The Machine Learning Declassification Pilot (MLDP) began in October 2022 as a joint effort by the Center for Analytics (CfA), responsible for the department’s data management and analysis capabilities; the Bureau of Information Resource Management (IRM), responsible for computer systems and software; and SRP personnel. MLDP would initially address only diplomatic cables, not the more complex challenges of other record formats. Results, positive or negative, would inform eventual efforts to address those records as part of a calculated crawl-walk-run strategy. The pilot evaluated the application of discriminative machine learning to declassification review. Unlike generative machine learning, which can actively predict missing data, discriminative machine learning categorizes available data. In this case, CfA data scientists sought to categorize cables as those containing no information of continuing concern to the department, those with information the department must protect, and those the software could not accurately categorize. They did this by training the machine on results from human review of the 1995 and 1996 diplomatic cables completed in 2020 and 2021. The algorithm does not actually understand the information it is categorizing. Once CfA adjusted software to mimic human review results from 1995–96, the successfully trained algorithm was tested against 2022’s human review of cables from 1997.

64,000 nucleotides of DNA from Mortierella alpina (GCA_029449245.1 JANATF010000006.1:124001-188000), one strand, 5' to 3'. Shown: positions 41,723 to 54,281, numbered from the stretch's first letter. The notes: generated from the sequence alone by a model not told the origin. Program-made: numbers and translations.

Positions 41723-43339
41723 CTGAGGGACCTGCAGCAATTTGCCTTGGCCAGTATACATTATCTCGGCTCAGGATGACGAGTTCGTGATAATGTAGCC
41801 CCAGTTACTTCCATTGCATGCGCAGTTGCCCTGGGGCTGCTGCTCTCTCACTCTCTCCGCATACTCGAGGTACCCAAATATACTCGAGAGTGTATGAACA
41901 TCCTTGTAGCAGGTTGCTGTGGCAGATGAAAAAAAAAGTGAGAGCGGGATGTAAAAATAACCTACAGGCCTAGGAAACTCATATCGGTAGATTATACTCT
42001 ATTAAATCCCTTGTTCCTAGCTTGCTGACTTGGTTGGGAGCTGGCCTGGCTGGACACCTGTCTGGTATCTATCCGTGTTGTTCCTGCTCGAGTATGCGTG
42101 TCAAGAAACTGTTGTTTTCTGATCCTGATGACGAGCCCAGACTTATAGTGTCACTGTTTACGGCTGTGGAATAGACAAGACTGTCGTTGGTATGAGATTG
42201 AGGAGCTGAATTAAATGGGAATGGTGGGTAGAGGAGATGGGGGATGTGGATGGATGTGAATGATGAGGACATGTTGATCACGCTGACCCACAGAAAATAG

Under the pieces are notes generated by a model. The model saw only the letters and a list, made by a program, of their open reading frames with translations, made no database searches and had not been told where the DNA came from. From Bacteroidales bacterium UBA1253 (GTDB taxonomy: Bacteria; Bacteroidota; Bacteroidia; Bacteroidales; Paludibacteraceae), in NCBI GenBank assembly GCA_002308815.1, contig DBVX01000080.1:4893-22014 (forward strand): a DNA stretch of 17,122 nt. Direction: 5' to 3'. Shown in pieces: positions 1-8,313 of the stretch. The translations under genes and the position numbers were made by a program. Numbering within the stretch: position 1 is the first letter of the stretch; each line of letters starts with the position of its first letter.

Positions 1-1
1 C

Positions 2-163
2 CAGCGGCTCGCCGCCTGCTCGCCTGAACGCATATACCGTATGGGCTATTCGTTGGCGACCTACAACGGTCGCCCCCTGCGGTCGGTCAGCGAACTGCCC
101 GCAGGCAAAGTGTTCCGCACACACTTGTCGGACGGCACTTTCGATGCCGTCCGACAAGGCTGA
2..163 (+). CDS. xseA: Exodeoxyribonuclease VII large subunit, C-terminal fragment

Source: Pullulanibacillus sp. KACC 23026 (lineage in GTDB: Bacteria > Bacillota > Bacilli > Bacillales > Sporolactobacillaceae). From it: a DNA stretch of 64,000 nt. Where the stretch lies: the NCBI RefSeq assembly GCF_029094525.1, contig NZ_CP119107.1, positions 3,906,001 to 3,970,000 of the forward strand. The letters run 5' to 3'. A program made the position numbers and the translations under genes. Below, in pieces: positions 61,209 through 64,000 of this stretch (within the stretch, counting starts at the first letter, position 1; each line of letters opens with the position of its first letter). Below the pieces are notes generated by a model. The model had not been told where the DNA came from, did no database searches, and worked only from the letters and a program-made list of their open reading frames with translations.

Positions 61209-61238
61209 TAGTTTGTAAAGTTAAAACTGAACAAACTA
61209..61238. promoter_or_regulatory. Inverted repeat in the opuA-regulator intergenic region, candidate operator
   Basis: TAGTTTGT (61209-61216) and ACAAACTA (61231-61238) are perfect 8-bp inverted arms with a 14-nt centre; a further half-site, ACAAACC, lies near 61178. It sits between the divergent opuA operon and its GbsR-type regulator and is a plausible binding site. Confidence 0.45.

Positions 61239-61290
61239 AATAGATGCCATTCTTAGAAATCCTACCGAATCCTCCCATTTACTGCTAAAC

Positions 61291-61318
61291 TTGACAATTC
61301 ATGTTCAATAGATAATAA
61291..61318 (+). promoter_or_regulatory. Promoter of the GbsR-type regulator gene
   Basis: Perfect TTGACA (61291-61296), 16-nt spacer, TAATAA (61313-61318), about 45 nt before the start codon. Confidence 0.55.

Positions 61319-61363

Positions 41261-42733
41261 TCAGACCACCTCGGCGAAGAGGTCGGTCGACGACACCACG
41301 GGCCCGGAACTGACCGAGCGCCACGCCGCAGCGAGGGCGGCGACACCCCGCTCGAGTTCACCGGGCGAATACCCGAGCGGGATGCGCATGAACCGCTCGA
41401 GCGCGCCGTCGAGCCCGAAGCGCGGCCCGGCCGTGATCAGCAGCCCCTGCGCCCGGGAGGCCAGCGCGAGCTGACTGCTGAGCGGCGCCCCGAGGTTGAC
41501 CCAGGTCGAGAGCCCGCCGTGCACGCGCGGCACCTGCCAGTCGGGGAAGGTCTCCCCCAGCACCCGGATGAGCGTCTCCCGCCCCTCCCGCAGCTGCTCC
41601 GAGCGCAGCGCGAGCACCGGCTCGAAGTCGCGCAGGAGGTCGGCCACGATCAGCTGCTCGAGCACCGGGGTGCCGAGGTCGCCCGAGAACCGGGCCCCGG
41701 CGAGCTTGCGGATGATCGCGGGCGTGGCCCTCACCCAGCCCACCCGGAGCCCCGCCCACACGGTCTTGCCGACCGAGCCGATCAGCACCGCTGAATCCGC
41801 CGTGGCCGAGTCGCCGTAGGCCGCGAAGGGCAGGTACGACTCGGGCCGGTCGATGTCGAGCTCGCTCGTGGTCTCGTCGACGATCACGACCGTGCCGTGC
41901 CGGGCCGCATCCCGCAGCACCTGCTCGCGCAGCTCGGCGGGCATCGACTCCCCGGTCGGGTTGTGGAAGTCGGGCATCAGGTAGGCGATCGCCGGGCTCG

Those test results were available in mid-January 2023. The size and reliability of the sample dataset and the ability of the adjusted algorithm to mimic human review were the critical factors. Both proved more than adequate, and the project, no longer a pilot, was redesignated the Machine Learning Declassification Program. The CfA, IRM, and SRP personnel are now using the machine-assisted review procedures developed in the pilot phase to complete this year’s declassification analysis of diplomatic cables.
From the beginning, MLDP recognized the limitations inherent in machine learning. Historians understand that records must be considered in both their original and current contexts. Both the 1998 cables’ historical context and the present or foreseeable national security concerns of 2023 are different from what the model had been trained to evaluate previously. The program had to be able to adapt to such changes. Testing on the 1997 cables confirmed its ability to partially replicate a specialized and continuously evolving type of historical analysis when guided by human experts. Inclusion of human expertise is the key aspect of the department’s machine-assisted declassification review methodology. Humans teach the machine, use it to provide initial recommendations within a specified level of certainty, and confirm the results. This is and will remain machine-assisted review, with human experts exercising final judgment.